1. Every seat has its own TV built into the head rest of the seat in front of it with a variety of programming available, such as Disney movies, PBS kids shows, and National Geographic programs;
  2. Leg room that is comparable to business class to accommodate car seats, diaper bags, and some room for kids to move around without knocking around the person in front of them;
  3. Milk, cookies, crackers, and fresh fruit are unlimited;
  4. Kids get one of those airplane toys at their seats;
  5. Trays fold down to a child’s sitting height so they can play or color;
  6. A space in the back with a fold-down changing table similar to what you see in restrooms, and a plastic bag dispenser for dirty diapers; and
  7. Parents are responsible for parenting and supervising their own children.

(Rather sad that I have to add that last one, isn’t it? I mean, it should be obvious.)

Until they institute a family-friendly (snort) section on planes, here are some basics I’d bring for each child. (Note: Each child would have his/her own carry-on bag that would also double as their diaper bag for the flight.) I would also have printed-out copies of TSA policies from the Web sites regarding things like breast milk/formula, and other child-specific items. Just in case.

The Boy (2 years old):

  1. Sippy cup (empty, to get through security);
  2. 2-4 packets of Crystal Light fruit punch mix. (Each cup literally gets just a few sprinkles, that stuff is strong!);
  3. Unopened cookies/cracker travel packs. (Amount depends on flight length);
  4. Small pad of paper;
  5. 5 crayons;
  6. iPad — loaded with at least 3 of his favorite movies and fully charged. (We have several puzzle apps and flash cards that he likes to play with loaded on there as well.);
  7. Headphones;
  8. Packed lunch + garbage bag (According to the TSA Web site, this is OK, but everything must be wrapped and it must go through the scanner. I’d try to pack it bento-lunch style, so everything is highly visible, wrapped, and is unlikely to be messed with.);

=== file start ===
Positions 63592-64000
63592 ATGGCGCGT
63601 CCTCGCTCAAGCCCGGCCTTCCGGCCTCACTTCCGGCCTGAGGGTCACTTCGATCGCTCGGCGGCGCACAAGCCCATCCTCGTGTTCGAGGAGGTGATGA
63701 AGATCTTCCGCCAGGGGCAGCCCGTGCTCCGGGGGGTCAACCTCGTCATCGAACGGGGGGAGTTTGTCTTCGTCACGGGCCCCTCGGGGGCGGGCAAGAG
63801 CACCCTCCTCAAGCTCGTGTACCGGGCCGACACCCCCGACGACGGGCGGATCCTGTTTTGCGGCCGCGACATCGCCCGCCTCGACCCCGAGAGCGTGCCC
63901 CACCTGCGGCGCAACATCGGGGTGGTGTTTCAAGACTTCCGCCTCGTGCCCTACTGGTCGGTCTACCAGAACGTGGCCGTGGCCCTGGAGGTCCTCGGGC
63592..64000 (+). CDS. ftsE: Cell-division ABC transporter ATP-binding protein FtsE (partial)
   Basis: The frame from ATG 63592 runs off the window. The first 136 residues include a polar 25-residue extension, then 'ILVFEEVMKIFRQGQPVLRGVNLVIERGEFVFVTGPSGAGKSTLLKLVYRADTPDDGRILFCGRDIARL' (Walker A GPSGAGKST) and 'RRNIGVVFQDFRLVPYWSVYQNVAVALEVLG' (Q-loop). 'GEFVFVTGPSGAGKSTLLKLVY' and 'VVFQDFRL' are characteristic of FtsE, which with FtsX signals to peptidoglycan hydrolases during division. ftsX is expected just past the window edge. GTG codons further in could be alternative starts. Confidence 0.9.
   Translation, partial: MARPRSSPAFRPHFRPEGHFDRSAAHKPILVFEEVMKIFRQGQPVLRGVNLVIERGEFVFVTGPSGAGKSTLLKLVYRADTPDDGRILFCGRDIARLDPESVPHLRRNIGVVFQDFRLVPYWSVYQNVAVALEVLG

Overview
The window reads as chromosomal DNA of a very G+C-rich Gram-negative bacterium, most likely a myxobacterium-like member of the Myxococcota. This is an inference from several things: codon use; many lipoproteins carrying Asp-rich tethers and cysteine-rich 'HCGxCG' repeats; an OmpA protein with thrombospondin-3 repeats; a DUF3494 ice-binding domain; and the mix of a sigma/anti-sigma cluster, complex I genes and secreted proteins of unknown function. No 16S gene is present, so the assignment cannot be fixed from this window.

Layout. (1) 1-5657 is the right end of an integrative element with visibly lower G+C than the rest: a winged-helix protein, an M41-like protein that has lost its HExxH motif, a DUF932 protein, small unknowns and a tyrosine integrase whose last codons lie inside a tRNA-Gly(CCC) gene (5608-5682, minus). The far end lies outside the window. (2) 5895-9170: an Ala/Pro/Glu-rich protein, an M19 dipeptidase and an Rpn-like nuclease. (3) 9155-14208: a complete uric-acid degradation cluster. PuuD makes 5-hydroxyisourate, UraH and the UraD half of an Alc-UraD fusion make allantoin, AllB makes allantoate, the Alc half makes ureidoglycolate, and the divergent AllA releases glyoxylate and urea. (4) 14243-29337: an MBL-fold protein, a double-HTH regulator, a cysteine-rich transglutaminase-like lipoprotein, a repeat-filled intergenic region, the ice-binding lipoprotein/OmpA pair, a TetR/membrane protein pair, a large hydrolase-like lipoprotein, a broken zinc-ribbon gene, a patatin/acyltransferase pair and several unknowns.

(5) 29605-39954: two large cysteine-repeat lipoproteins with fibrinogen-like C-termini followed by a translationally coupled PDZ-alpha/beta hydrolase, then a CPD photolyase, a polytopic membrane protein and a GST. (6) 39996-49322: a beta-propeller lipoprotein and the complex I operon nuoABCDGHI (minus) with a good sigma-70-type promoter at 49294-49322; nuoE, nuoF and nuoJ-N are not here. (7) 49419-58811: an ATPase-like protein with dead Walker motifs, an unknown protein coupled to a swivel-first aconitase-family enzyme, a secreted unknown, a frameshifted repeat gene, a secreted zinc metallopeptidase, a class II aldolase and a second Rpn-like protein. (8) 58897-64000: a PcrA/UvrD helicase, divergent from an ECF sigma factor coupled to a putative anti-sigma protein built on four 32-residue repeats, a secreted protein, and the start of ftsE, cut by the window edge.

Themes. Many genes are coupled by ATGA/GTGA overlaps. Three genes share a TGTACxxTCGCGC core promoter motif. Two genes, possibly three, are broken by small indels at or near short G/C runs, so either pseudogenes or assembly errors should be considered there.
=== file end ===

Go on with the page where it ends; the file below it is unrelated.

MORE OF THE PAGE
9. One or two small stuffed toys to play with;
  10. Two small cars to play with;
  11. Two small dinosaur toys to play with.

The Girl (7 months old):

  1. Empty bottle (to get through security);
  2. Formula (Try to only bring as much as you’ll need for the flight itself and check the rest. Individual, easy-to-pour packages such as this would be a great idea here.)According to the TSA: “Medications, baby formula and food, and breast milk are allowed in reasonable quantities exceeding 3 ounces and are not required to be in the zip-top bag. Declare these items for inspection at the checkpoint. Officers may need to open these items to conduct additional screening.” Go here for more info on the policy.
  3. Empty thermos (to fill with warm water once passing through security, at this time, also get plastic utensils to stir said formula);
  4. Bib;
  5. Couple jars of unopened baby food;
  6. Baby spoon;
  7. Extra binkies;
  8. A couple of fabric books and a few toys.

The pared-down diaper bag (in each of the above bags):

  1. Diapers;
  2. Baby wipes;
  3. Changing pad;
  4. Plastic bags for closing off dirty diapers;
  5. Extra Shirt/Onesie and pants;
  6. Sweater;
  7. Small baggie with travel-sized diaper rash cream, vaseline, and infant Tylenol.

Finally, just be prepared. If possible, book a flight that takes off around nap time. Or just before bed time.  Most people will understand if your kid cries a little bit, as long as you’re actively doing something to try to make it better.

Also, greasing the wheels never hurts: When a friend flew with her kids recently (sadly, driving wasn’t an option), they brought along about 20 earplugs and offered them to surrounding passengers and said “its our first time flying, so I”m not sure how they’ll do.” Most people were totally cool and declined the ear plugs. They also had about $50 in cash with them — for complimentary adult beverages — in case the diapers hit the fan.  They didn’t need to, but they were prepared.

Raging Battle: Stay-at-home vs. Working Moms

It seems ridiculous that this would be a “raging battle” but it is. If you hit up any of the parenting sites they all have at least one post on this subject. Its usually spurred by some news article that calculates how much a stay-at-home mom would make if she were paid for the hours she puts into being a mother, cleaning the house, cooking, etc.

And then you get to the comments and it starts with one side saying how much they work. Followed by the other side saying how much harder they work. And all of a sudden, a bevy of words and insults are flying and they’re figuratively rolling around in the mud, pulling each other’s hair, and scratching faces.